Your home should be your haven, a place to rejuvenate, rest, and raise a family. But it is also a place that may become unhealthy for you if not monitored properly. The following steps were designed to help readers begin the process of creating a healthier home and a healthier YOU. Remember, small changes are just as important as big ones, it all makes a difference!
Tip #1 Choose the Right Vacuum and Clean it Regularly
One of the main culprits in homes is dander. Dander or skin cells can be produced by humans as well as pets. Left behind dander can cause allergies and increased dust mites in a home.
We have all been told to vacuum weekly, but how we do it, how often, and with what type of vacuum are rarely discussed. Here are some tips to keep in mind:
Slow and steady vacuuming helps to keep dust from flying up into the air and also allows the vacuum the chance to effectively remove and contain particulate.
Vacuum every other day, especially if you have pets and carpet.
Refrain from wearing outside shoes in the house, which will help reduce the amount of chemicals and particulate brought on to your floors.
Take your vacuum apart every few months to clean the vacuum bag chamber, the brushes and to check the integrity of the belt.
To prevent mold from forming, make sure to let the vacuum dry completely after cleaning before reassembling.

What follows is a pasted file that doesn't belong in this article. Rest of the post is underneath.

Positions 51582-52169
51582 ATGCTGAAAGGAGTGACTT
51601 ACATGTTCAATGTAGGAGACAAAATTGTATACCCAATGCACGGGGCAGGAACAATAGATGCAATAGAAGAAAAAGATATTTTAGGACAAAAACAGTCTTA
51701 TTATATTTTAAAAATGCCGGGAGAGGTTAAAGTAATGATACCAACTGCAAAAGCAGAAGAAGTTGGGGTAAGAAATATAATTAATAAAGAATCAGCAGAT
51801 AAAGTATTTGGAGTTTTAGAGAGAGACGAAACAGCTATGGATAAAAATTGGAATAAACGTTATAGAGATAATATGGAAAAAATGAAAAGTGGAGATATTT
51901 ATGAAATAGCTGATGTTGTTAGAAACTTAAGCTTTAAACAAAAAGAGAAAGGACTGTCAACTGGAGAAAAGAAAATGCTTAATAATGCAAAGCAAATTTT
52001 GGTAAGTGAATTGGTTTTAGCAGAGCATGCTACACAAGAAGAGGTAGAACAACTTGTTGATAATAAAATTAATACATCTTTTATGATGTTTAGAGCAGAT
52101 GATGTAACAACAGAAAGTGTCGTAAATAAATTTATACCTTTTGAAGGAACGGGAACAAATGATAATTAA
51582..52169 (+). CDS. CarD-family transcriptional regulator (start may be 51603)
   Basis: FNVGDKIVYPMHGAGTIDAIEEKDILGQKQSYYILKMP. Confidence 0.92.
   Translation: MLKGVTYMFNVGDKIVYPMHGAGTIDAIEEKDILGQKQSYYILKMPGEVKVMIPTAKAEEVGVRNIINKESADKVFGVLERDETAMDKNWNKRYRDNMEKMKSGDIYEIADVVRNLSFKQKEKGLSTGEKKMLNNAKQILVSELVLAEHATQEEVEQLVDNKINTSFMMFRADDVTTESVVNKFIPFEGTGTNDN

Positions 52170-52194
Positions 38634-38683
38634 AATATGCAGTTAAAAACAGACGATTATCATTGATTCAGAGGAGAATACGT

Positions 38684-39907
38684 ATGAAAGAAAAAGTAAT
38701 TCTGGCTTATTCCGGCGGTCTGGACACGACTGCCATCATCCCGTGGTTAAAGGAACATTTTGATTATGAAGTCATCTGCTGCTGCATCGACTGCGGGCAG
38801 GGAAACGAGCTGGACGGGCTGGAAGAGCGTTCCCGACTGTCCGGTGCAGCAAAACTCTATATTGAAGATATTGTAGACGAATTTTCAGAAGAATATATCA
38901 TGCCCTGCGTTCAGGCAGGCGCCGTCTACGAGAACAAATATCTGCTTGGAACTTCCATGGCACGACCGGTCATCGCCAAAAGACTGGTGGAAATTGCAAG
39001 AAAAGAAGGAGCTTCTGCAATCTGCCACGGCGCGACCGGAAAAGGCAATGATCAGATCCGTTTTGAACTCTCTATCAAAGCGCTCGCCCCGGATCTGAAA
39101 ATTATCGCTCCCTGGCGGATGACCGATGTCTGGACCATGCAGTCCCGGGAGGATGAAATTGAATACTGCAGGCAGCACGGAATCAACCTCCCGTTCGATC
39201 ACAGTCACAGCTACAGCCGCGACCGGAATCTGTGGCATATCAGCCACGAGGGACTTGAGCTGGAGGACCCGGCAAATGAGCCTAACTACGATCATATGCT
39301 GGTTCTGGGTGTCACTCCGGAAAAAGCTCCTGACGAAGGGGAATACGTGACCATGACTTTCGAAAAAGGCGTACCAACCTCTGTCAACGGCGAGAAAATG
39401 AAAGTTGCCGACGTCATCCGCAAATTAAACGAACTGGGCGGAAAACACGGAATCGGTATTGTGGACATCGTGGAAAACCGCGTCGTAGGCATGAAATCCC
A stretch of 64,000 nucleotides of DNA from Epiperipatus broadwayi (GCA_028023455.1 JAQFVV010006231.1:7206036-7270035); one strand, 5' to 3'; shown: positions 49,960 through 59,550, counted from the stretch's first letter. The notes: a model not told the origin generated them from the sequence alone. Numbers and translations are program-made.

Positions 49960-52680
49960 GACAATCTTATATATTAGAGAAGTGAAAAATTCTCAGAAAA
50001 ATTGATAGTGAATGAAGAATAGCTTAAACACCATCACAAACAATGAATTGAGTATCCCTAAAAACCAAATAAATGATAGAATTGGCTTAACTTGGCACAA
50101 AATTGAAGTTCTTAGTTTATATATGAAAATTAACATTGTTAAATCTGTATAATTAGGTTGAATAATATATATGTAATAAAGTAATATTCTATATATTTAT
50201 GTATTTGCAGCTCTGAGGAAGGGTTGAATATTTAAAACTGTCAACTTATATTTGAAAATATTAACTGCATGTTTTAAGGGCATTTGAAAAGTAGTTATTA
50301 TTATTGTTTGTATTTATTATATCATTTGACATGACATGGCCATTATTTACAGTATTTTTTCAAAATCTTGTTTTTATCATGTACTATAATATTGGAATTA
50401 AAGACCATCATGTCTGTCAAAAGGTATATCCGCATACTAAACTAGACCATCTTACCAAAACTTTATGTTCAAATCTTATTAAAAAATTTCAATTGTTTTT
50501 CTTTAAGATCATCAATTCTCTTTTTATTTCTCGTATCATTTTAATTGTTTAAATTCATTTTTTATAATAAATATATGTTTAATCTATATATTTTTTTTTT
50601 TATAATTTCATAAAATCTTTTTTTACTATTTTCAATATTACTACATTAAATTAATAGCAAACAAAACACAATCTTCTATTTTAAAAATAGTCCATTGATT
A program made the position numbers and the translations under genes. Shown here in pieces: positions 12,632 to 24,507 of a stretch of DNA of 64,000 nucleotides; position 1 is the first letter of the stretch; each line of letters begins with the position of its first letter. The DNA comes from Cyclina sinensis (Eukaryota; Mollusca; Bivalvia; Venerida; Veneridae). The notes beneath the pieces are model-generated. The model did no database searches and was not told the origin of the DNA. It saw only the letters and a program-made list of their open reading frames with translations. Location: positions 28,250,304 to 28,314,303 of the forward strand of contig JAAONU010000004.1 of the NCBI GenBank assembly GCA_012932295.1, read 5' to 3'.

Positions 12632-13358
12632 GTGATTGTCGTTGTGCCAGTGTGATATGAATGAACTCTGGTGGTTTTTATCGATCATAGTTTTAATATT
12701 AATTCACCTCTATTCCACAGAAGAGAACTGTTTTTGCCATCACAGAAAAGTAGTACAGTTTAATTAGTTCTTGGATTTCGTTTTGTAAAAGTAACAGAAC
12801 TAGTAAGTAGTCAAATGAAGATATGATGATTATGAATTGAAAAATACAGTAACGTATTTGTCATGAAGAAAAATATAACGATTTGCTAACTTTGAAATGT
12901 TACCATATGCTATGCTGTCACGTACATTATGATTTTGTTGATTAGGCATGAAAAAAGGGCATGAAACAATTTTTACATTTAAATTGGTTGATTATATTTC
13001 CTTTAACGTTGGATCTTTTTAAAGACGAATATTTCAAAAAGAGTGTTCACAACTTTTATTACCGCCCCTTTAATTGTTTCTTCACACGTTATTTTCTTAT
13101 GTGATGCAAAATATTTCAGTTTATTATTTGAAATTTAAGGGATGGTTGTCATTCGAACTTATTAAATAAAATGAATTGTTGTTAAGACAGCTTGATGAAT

When buying a vacuum, select a unit with a HEPA filter (High Efficiency Particle Air Filter). This will allow you to clean your home more thoroughly, and pick up small microscopic dander that a regular vacuum cannot filter.
TIP #2 Reducing Volatile Organic Compounds
VOC’s or volatile organic compounds are chemicals that can come from personal care products, carpet, furniture, paint, building products, fragrances and many other sources. They have more complex names like formaldehyde, toluene, methane, sulfur dioxide, naphthalene, perchloroethylene, ethanol, acetone, and hundreds of other compounds. Individuals exposed to a high number of VOC’s may suffer from numerous symptoms such as headaches, malaise, asthma, respiratory system issues, as well as more serious problems.
How can I reduce these chemicals in my home?
First, try to ventilate the house during any construction projects.
Store harsh chemicals (paints, solvents, cleaners and pesticides) away from occupied spaces, ideally outside in a shed or storage area.
Chemicals from paint are often the largest contributor to total VOC’s in a home. To help reduce these levels, store paint outside the home. If you must keep a can or two inside, tip the can upside down and let the paint seal the lid, and then store the can inside a metal sealed bin.
Try to purchase products without synthetic or natural fragrance.
In basic terms, the more CO2 humans produce into the atmosphere, the more we increase the levels of allergens in the air and in our homes. For example, increased CO2 has been shown to increase the level of tree pollen and fungal spores or mold. Since mold proliferates in warmer temperatures and thrives when CO2 levels rise, this means increased mold in our basements, and areas of our home that contain high moisture content. Higher amounts of fungal spores affect our indoor air quality and can cause a range of unhealthy symptoms.